Daniel Everman

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Re: Why We Do This
« Reply #4 on: April 19, 2017, 12:31:55 pm »
From my point of view (in the last 1/4 of flights out of Denver, it was a mess. Unnecessary holds, missing phraseology, high approach into Vegas (had to dive for the runway after given a visual 5 miles from the field at 6000 ft), taxi confusion in Vegas, long delay due to using only one runway at Denver (15 in line at one point, took 65 minutes to get off the ground). And the list goes on and on.

Some of the DVA pilots that were stuck with me on that conga line can attest to this. I almost went and finished my flight offline. Took 3.2 hours to get from Denver to Las Vegas: https://www.deltava.org/pirep.do?id=0x13aa86

To play devil's advocate, when you have 50+ planes shooting out of an airport for the same destination, delays like that should be expected and planned for.  There's no way that the departure rate could have been upped significantly without causing issues with ZDV/ZLC meeting the MIT requirement that was set.

I second Dhruv's point that VAs should focus on spreading out traffic instead of trying to set a record for longest high-tonnage conga line.  At least in my opinion it's a lot more fun merging arrival streams (especially in a final box) than it is to sequence a conga line.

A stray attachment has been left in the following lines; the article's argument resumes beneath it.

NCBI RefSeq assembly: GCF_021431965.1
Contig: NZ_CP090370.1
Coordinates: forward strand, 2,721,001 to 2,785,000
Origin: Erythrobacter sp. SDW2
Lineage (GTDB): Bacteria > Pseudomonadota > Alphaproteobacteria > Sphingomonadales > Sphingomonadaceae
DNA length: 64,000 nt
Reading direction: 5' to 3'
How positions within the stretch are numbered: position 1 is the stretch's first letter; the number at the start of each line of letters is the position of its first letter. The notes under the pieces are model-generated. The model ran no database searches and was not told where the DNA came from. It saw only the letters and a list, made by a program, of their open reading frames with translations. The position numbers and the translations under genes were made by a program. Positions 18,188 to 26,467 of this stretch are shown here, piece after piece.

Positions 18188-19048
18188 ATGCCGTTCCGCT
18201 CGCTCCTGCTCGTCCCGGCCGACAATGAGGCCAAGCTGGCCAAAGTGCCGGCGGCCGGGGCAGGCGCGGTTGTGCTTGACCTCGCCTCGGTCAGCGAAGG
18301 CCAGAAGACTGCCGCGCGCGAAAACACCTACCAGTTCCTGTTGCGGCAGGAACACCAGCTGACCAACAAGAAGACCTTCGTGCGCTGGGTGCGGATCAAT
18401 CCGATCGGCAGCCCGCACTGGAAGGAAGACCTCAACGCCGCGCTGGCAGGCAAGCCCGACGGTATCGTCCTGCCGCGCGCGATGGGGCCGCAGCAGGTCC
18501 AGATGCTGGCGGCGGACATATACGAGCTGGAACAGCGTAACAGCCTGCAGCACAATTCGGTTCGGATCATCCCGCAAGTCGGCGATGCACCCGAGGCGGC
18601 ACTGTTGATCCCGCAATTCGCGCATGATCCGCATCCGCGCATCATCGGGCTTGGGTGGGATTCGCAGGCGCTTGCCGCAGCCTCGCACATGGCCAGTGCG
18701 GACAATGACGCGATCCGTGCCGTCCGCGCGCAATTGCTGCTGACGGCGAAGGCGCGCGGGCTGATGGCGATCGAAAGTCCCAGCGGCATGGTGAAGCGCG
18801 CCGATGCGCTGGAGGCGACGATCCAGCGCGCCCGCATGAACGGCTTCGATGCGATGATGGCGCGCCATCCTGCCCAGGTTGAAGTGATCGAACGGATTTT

Daniel Everman
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Ira Robinson

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Re: Why We Do This
« Reply #5 on: April 19, 2017, 02:36:41 pm »
I am amazed at the buzz-kill going on here.  A VA plans a small Monday night event, goes to the trouble of preplanning flight routes in an attempt to control work flow, and then shows up to the even to find more than twice as many aircraft as expected.  So what happened?  A few calls were made, some controllers were rounded up, and what started out as a small VA sponsored fly-in turned into a significant event with over 100 pilots taking part.

The VA then write a letter thanking everyone for participating and for the time energy and efforts put into making their little fly-in more fun than they could have anticipated.

It’s what happens next that just kills me.  A complaint, an observation and a proposed solution. For what started out as a small fly-in.
We start by hearing from a pilot who was unhappy.  It doesn’t matter why they are unhappy, if it isn’t them for one reason it will be another pilot for another reason.